Responsive React UI components
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Latest commit 004793b Jan 18, 2019

README.md

react-responsive-ui

npm version

Responsive React UI components.

See Demo

Install

npm install react-responsive-ui --save

The overall requirement is React >= 16.3, but most of the components only require React >= 0.14, except for a few:

  • <Tooltip/> (requires "React Portals" from React >= 16).
  • <DragAndDrop/> (react-dnd requires React >= 16.3).

For using components with React < 16.3 import them individually like import Select from 'react-responsive-ui/modules/Select' or import Select from 'react-responsive-ui/commonjs/Select' instead of import { Select } from 'react-responsive-ui' because otherwise it would break due to a react-dnd bug.

Use

See the demo page. It has code examples for every component.

CSS

The CSS for this library must be included on a page too.

When using Webpack

require('react-responsive-ui/style.css')

And set up a postcss-loader with a CSS autoprefixer for supporting old web browsers (e.g. last 4 versions, iOS >= 7, Android >= 4).

When not using Webpack

Get the style.css file from this package, process it with a CSS autoprefixer for supporting old web browsers (e.g. last 4 versions, iOS >= 7, Android >= 4), and then include it on a page.

<head>
  <link rel="stylesheet" href="/css/react-responsive-ui/style.css"/>
</head>

Small Screen

The small-screen directory contains "small screen" ("mobile devices") styles for some of the components. E.g. <Select/>s, <Autocomplete/>s, <ExpandableMenu/>s, <DatePicker/>s and <Modal/>s can open in fullscreen and <Snackbar/> are expanded in full screen (not neccessarily a good idea though).

Native CSS @import example:

/* Main style. */
@import url(~react-responsive-ui/style.css)
/* Tweaks `<Modal/>`s for mobile devices a bit. */
@import url(~react-responsive-ui/small-screen/Modal.css) (max-width: 720px)
/* Tweaks `<Snackbar/>`s for mobile devices a bit. */
@import url(~react-responsive-ui/small-screen/Snackbar.css) (max-width: 720px)
/* Places a click-capturing overlay above `<DatePicker/>` input. */
@import url(~react-responsive-ui/small-screen/DatePicker.InputOverlay.css) (max-width: 720px)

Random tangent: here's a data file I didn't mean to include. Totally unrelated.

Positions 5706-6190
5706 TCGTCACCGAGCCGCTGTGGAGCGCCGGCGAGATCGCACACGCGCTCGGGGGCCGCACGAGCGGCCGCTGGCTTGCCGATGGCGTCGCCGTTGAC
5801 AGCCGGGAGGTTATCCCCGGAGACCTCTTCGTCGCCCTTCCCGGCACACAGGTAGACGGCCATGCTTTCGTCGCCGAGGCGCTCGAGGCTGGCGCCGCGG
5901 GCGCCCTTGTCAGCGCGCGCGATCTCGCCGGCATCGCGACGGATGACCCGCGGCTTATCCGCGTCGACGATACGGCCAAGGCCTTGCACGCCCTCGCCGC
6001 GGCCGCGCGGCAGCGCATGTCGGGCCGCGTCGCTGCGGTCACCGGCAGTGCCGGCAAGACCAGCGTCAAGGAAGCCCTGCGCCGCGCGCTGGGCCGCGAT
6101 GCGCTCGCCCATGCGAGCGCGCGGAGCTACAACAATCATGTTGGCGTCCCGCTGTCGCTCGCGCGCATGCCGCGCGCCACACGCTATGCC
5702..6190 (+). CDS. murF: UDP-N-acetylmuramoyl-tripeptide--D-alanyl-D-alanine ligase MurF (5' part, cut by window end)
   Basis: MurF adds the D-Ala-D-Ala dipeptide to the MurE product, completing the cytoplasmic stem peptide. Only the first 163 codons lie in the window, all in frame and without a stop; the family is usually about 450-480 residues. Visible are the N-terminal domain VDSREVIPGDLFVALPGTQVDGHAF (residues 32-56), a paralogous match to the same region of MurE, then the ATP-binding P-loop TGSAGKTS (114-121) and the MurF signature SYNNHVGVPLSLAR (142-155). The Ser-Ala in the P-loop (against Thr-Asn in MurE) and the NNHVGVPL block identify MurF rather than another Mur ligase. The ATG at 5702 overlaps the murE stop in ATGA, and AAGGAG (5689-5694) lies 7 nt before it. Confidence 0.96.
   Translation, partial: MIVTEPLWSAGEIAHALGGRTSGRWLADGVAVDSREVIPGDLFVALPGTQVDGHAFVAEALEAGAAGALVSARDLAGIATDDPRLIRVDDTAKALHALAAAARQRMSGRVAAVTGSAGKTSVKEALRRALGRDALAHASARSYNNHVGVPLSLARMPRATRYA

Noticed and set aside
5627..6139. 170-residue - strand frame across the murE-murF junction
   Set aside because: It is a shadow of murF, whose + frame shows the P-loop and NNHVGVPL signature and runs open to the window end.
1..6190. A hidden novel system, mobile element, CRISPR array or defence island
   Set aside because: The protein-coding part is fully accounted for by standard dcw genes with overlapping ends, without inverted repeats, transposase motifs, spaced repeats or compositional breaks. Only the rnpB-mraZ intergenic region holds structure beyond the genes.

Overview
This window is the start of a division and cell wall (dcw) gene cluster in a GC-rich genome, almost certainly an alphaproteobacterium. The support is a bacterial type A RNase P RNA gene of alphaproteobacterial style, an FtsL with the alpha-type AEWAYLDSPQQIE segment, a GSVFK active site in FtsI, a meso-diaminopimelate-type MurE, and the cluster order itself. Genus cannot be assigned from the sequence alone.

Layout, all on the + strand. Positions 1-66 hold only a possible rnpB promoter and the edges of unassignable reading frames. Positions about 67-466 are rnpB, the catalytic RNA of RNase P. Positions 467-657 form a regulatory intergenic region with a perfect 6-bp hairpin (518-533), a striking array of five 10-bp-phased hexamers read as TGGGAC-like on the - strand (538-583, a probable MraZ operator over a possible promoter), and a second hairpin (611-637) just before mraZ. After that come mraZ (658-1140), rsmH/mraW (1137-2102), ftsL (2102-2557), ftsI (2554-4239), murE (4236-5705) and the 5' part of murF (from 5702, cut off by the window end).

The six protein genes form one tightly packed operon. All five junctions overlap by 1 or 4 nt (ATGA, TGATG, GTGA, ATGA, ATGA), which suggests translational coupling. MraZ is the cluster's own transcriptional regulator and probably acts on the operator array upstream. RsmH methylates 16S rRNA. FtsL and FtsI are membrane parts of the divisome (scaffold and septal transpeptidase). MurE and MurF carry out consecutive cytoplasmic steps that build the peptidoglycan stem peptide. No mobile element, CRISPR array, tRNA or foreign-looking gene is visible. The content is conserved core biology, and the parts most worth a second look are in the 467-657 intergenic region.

SCSS @import example:

@import "~react-responsive-ui/style";

@media (max-width: 720px) {
  @import "~react-responsive-ui/small-screen/Modal";
  @import "~react-responsive-ui/small-screen/Snackbar";
  @import "~react-responsive-ui/small-screen/DatePicker.InputOverlay";
}

Variables

This library uses native CSS variables for easier styling. See variables.css for the list of all available variables. These variables have some sensible defaults which can be overridden in a separate react-responsive-ui-variables.css file (analogous to the original variables.css file).

When not using Webpack

<head>
  <!-- React Responsive UI -->
  <link rel="stylesheet" href="/css/react-responsive-ui/style.css"/>
  <!-- Custom variable values -->
  <link rel="stylesheet" href="/css/react-responsive-ui-variables.css"/>
</head>

When using Webpack

// React Responsive UI.
require('react-responsive-ui/style.css')
// Custom variable values.
require('./src/styles/react-responsive-ui-variables.css')

Native CSS variables work in all modern browsers, but older ones like Internet Explorer wont't support them. For compatibility with such older browsers one can use a CSS transformer like PostCSS with a "CSS custom properties" plugin like postcss-custom-properties. Check that it actually replaces var()s with the actual values in the output CSS.

An example for Webpack and SCSS:

@import "~react-responsive-ui/style";

@media (max-width: 720px) {
  @import "~react-responsive-ui/small-screen/Modal";
  @import "~react-responsive-ui/small-screen/Snackbar";
  @import "~react-responsive-ui/small-screen/DatePicker.InputOverlay";
}

// Replace the default variable values.
:root {
  --rrui-unit               : 12px;
  --rrui-white-color        : #f0f7ff;
  --rrui-black-color        : #112233;
  --rrui-accent-color       : #cc0000;
  --rrui-accent-color-light : #ee0000;
  --rrui-gray-color         : #7f7f7f;
}

An example for PostCSS

Asterisk on required fields

/* (when the `value` is empty) */
/* Required input field label asterisk. */
.rrui__input-label--required:after,
.rrui__select__selected-label--required:after
{